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Recital
GLITTERING PIANISM IN LI'S OAKMONT RECITAL
by Terry McNeill
Thursday, April 11, 2019
Piano prodigies have always been a fascination for the music public, and the greatest of them (some were Mozart, Mendelssohn, Liszt, Saint Saëns, Hofmann) went on to legendary fame. George Li, who made is local debut at a Music at Oakmont recital April 11, was a remarkable recent keyboard prodigy t...
Symphony
SO CO PHIL'S SEASON CLOSER WITH EXPANSIVE PROKOFIEV 5TH IN JACKSON
by Terry McNeill
Sunday, April 07, 2019
Closing their 20th season with their usual programming aplomb, the Sonoma County Philharmonic played a provocative set of concerts April 6 and 7 in the Jackson Theater, the Orchestra’s new home at the Sonoma Country Day School by the Sonoma County Airport. Local composer Nolan Gasser’s Sonoma Overt...
Choral and Vocal
SISTINE CHAPEL INSPIRATION FOR THE TALLIS SCHOLARS IN WEILL HALL
by Sonia Morse Tubridy
Friday, April 05, 2019
Returning to Weill Hall April 5 after a seven year absence, the ten singers of the Tallis Scholars brought the sacred choral tradition of Palestrina and his contemporaries to an audience of delighted music lovers. Under the direction of Peter Phillips, the 1973 founder of the group, the program was...
Symphony
AUTUMNAL SIBELIUS 7TH HIGHLIGHTS VSO'S SEASON CLOSING CONCERT
by Terry McNeill
Sunday, March 31, 2019
Closing their 87th Season March 30 and 31 the Vallejo Symphony has moved from a single weekend concert to a set of two, and the late March response was two full houses in the charming downtown Vallejo Empress Theater. Conductor Marc Taddei opened the Sunday program with a rousing performance of B...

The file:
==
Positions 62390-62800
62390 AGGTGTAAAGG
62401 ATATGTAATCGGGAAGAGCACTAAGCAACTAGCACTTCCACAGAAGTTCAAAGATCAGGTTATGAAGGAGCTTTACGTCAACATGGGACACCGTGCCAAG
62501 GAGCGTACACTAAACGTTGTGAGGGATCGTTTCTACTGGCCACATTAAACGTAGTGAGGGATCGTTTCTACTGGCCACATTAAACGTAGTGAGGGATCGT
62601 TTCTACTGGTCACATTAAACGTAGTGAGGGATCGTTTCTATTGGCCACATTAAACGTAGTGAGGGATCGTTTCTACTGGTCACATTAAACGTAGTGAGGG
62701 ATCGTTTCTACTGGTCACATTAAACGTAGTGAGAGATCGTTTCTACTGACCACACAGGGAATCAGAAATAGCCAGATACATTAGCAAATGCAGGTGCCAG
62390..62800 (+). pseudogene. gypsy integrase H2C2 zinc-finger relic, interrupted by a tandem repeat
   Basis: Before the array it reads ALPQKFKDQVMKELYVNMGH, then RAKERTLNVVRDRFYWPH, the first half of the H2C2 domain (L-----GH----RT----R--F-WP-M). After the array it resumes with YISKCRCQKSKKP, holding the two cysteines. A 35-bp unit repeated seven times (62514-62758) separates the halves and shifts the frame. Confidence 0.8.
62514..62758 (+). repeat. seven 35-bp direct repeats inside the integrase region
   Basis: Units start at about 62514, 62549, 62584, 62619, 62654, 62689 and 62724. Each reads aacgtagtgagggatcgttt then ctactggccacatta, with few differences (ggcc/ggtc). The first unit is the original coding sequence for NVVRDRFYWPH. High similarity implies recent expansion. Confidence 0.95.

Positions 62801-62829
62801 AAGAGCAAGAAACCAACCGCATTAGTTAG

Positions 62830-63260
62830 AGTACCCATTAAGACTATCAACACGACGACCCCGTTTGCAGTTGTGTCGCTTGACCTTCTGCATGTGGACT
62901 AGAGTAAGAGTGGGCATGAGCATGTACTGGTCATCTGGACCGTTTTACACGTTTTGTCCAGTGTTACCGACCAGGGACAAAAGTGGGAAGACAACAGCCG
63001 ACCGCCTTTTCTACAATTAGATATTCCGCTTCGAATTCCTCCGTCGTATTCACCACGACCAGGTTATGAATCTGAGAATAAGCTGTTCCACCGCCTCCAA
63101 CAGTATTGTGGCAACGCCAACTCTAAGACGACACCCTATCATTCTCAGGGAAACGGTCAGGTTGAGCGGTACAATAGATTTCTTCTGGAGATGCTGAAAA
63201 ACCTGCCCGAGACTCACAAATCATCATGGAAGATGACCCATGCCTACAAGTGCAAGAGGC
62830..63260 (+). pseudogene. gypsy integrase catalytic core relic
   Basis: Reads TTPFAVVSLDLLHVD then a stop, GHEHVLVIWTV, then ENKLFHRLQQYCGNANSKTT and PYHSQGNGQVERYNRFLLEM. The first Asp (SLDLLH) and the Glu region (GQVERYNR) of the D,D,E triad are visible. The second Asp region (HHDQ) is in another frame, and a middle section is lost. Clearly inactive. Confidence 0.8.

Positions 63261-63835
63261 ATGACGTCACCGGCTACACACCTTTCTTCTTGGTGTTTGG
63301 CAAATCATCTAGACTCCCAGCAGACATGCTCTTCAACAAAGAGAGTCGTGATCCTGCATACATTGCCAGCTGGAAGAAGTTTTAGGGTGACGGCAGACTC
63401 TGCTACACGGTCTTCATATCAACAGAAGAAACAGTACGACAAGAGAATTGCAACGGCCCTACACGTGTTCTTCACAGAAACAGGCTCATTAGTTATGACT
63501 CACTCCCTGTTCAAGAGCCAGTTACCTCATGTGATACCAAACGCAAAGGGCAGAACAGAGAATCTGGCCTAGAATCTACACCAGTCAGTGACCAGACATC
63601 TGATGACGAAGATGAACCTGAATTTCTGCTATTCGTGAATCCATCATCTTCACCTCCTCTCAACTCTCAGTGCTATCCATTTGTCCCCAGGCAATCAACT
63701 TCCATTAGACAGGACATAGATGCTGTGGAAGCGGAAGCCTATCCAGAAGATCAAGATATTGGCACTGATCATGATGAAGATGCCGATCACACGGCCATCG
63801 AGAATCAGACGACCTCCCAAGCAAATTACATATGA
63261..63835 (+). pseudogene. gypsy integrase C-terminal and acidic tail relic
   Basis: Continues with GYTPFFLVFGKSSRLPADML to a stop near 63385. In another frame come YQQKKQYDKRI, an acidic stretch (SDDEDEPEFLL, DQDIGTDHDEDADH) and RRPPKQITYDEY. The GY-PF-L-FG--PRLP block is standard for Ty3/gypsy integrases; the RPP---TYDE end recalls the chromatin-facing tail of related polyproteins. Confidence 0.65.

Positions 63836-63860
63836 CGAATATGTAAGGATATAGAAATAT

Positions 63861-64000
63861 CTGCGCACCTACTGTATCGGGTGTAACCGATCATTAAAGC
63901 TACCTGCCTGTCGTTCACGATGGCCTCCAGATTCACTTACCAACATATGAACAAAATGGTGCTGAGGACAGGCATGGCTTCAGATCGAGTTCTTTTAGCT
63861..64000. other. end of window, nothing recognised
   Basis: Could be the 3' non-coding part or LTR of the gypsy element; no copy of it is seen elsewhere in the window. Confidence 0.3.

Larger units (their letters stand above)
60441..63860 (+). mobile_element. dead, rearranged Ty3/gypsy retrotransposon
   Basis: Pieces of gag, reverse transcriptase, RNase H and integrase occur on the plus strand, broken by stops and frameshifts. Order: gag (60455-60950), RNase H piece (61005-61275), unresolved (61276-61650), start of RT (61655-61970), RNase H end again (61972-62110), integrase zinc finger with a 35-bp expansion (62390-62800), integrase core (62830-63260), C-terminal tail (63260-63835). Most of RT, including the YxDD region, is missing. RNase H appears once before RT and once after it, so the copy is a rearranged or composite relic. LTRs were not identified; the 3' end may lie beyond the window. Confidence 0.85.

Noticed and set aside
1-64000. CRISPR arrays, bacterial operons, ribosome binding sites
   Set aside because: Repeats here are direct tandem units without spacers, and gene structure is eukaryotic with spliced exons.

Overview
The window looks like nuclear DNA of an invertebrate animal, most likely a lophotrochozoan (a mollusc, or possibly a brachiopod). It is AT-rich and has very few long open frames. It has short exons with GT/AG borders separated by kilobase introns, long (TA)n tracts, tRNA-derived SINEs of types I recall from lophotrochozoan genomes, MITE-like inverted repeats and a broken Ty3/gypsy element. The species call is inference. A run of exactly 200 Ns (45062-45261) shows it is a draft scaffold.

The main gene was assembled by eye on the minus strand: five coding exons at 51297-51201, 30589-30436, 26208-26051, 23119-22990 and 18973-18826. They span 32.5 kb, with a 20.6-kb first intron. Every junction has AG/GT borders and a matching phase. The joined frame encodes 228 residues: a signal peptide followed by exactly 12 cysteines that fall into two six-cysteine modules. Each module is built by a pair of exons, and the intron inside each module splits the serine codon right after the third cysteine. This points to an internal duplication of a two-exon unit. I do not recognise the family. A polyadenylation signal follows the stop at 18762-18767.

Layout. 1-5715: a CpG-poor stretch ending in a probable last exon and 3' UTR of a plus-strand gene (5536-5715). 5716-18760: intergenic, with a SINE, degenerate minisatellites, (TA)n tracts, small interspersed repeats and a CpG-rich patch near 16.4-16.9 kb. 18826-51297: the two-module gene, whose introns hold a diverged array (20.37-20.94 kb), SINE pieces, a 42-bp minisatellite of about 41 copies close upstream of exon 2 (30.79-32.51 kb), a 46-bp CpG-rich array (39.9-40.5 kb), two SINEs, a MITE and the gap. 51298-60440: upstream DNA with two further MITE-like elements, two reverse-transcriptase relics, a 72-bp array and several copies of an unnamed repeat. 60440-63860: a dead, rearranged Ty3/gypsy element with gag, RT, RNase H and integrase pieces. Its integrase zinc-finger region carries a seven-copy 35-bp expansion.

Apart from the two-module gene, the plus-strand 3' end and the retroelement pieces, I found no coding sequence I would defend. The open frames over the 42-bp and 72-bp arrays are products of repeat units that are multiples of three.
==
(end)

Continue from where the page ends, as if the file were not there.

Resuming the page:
Recital
SHARED INSTRUMENTAL BEAUTY IN VIEAUX-MEYERS WEILL HALL CONCERT
by Abby Wasserman
Saturday, March 30, 2019
Exciting timbral sound and intricate counterpoint, made possible when two artists with complementary instruments play together, were richly explored by violinist Anne Akiko Meyers and guitarist Jason Vieaux March 30 in Weill Hall. Whether in close harmony, or unison, or weaving separate melodies to...
Chamber
RARE MAHLER QUARTET AT MILL VALLEY CHAMBER CONCERT
by Abby Wasserman
Sunday, March 24, 2019
Piano quartets are relatively rare in the classical literature, and there are only about 40 compositions for the combination of piano, violin, viola and cello, mostly from the Romantic period of the mid to late 1800s. It therefore was special March 24 to hear three great works of this medium, perfor...
Symphony
AMERICAN CLASSICS SPARKLE UNDER KAHANE’S BATON
by Steve Osborn
Saturday, March 16, 2019
Jeffrey Kahane, the Santa Rosa Symphony’s former conductor, returned to the Weill Hall podium on Saturday night, and the results were expectedly wonderful. The concert of American classics was by turns playful (Gershwin’s “An American in Paris”), emotional (Barber’s violin concerto) and triumphant (...
Chamber
FLORESTAN TRIO'S MENDELSSOHN AT SPRING LAKE VILLAGE CONCERT
by Terry McNeill
Friday, March 08, 2019
Spring Lake Village’s monthly concerts usually clock in under an hour, but the March 8 Florestan Trio’s performance was more extended as so much good music was on tap for the 125 residents attending at Santa Rosa’s premiere retirement residence facility. Four short pieces made up the first half, be...
Chamber
TILDEN TRIO'S BOHEMIAN ENERGY AT DOMINICAN CONCERT
by Terry McNeill
Sunday, March 03, 2019
Hard on the heels of the Trio Navarro’s late February concert in Sonoma State’s Schroeder Hall, Northern California’s other premiere resident piano trio, the Tilden, played an equally convincing program March 3 in Dominican University’s Angelico Hall. Clearly each hall’s acoustics, stage pianos and...
Recital
24 SONGS IN A MENKE-THOMPSON RECITAL ODYSSEY
by Terry McNeill
Saturday, February 23, 2019
Sonoma County pop and country singing enjoys continued popularity but it rare to see a professional classical vocal concert announced. Diva Ruth Ann Swenson was once a local star, but she has long departed and not much virtuoso recital singing can be found in the North Bay. But the exception to th...